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Goal achievement is regarded by some as the most difficult to master.
Yet, it can be done with a simple method that has only 5 steps:
1. Tonight, write down the six most important things you have to do on your job or in your work.
2. Then number them in the order of their importance.
3. And tomorrow morning, go to work on number one.
4. Stay with it till it’s successfully completed, then move on to number two, and so on.
5. When you’ve finished with all six, get another piece of paper and repeat the process.
Of course, there’s a little more to it than that. And is why you should buy this little special report to find out.
There’s also an audio version included – no extra charge.
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Now how do we separate the important tasks from the unimportant?
Did you ever hear of the single idea for which a man was paid $25,000? And it was worth every penny of it.
The story goes that the president of a big steel company had granted an interview to an efficiency expert named Ivy Lee. Lee was telling his prospective client how he could help him do a better job of managing the company, when the president broke in to say something to the effect that he wasn’t at present managing as well as he knew how. He went on to tell Ivy Lee that what was needed wasn’t more knowing but a lot more doing. He said, “We know what we should be doing. Now if you can show us a better way of getting it done, I’ll listen to you and pay you anything within reason you ask.”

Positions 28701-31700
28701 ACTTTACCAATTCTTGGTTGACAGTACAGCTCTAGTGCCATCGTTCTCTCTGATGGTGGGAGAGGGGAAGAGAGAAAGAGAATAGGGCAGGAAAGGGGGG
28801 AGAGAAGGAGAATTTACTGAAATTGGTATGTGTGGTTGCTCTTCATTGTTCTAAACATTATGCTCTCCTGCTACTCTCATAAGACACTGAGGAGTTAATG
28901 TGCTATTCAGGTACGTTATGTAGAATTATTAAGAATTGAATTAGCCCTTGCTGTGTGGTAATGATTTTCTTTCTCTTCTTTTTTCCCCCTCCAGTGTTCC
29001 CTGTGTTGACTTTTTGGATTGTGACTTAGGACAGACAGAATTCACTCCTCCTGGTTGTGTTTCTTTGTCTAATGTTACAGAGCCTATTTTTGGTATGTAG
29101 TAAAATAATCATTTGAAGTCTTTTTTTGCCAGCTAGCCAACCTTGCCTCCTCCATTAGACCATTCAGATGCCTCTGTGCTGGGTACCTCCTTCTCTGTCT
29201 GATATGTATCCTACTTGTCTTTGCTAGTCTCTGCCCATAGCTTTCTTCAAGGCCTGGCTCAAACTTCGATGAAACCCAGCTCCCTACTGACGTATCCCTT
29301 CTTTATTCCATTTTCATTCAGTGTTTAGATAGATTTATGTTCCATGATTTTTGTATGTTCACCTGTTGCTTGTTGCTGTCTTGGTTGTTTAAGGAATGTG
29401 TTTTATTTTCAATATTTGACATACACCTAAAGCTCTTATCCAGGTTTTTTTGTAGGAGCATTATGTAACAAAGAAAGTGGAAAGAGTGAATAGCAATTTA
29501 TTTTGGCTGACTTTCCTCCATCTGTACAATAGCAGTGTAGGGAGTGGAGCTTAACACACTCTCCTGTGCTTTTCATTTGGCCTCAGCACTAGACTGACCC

Well, Lee then said that he could give him something in 20 minutes that would increase his efficiency by at least 50 percent. He then handed the executive a blank sheet of paper and said, “Write down on this paper the six most important things you have to do tomorrow.” Well, the executive thought about it and did as requested. It took him about three or four minutes.
Then Lee said, “Now number those items in the order of their importance to you or to the company.” Well, that took another three or four or five minutes, and then Lee said, “Now put the paper in your pocket. And the first thing tomorrow morning take it out and look at item number one. Don’t look at the others, just number one, and start working on it. And if you can, stay with it until it’s completed. Then take item number two the same way, then number three, and so on, till you have to quit for the day.
“Don’t worry if you’ve only finished one or two; the others can wait. If you can’t finish them all by this method, you could not have finished them with any other method. And without some system, you’d probably take 10 times as long to finish them and might not even have them in the order of their importance.
“Do this every working day,” Lee went on. “After you’ve convinced yourself of the value of this system, have your people try it. Try it as long as you like. And then send me your check for whatever you think the idea is worth.”
The entire interview hadn’t taken more than a half-hour. In a few weeks the story has it that the company president sent Ivy Lee a check for $25,000 with a letter saying the lesson was the most profitable, from a money standpoint, he’d ever learned in his life. And it was later said that in five years this was the plan that was largely responsible for turning what was then a little-known steel company into one of the biggest independent steel producers in the world. One idea, the idea of taking things one at a time in their proper order. Of staying with one task until it’s successfully completed before going on to the next…
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